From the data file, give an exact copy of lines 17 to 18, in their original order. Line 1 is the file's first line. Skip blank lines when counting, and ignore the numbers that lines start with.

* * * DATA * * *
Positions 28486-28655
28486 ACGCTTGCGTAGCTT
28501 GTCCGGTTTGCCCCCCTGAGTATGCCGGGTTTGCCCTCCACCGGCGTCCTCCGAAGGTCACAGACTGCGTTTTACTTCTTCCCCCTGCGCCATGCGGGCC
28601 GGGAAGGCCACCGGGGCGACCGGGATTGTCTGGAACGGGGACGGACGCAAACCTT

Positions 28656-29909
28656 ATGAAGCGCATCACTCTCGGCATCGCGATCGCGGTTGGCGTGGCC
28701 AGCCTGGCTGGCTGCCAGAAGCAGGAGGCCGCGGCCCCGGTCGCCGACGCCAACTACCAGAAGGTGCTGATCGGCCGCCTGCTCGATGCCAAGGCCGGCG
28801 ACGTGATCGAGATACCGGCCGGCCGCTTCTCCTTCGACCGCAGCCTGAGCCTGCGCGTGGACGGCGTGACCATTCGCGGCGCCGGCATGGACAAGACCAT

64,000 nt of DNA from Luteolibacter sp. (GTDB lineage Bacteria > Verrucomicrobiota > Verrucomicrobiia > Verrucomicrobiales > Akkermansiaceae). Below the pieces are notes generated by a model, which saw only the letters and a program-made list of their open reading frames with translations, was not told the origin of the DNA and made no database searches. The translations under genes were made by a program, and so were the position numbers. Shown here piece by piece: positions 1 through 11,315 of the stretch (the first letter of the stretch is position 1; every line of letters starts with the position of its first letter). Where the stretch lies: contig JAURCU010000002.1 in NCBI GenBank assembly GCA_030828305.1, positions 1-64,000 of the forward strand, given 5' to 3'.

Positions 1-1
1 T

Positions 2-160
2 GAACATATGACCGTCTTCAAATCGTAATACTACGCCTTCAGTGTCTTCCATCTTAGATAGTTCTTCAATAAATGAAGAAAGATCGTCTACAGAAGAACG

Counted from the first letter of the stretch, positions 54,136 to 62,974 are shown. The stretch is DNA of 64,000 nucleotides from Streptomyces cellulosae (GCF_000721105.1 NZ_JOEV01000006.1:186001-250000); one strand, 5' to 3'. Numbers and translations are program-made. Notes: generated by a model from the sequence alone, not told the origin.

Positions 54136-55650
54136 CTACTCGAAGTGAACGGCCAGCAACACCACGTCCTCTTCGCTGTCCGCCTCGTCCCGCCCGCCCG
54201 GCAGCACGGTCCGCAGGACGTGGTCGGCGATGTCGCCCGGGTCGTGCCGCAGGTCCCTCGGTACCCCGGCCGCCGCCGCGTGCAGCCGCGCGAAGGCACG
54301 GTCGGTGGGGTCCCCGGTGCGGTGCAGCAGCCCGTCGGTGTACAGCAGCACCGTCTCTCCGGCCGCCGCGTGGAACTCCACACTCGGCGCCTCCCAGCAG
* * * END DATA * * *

54201 GCAGCACGGTCCGCAGGACGTGGTCGGCGATGTCGCCCGGGTCGTGCCGCAGGTCCCTCGGTACCCCGGCCGCCGCCGCGTGCAGCCGCGCGAAGGCACG
54301 GTCGGTGGGGTCCCCGGTGCGGTGCAGCAGCCCGTCGGTGTACAGCAGCACCGTCTCTCCGGCCGCCGCGTGGAACTCCACACTCGGCGCCTCCCAGCAG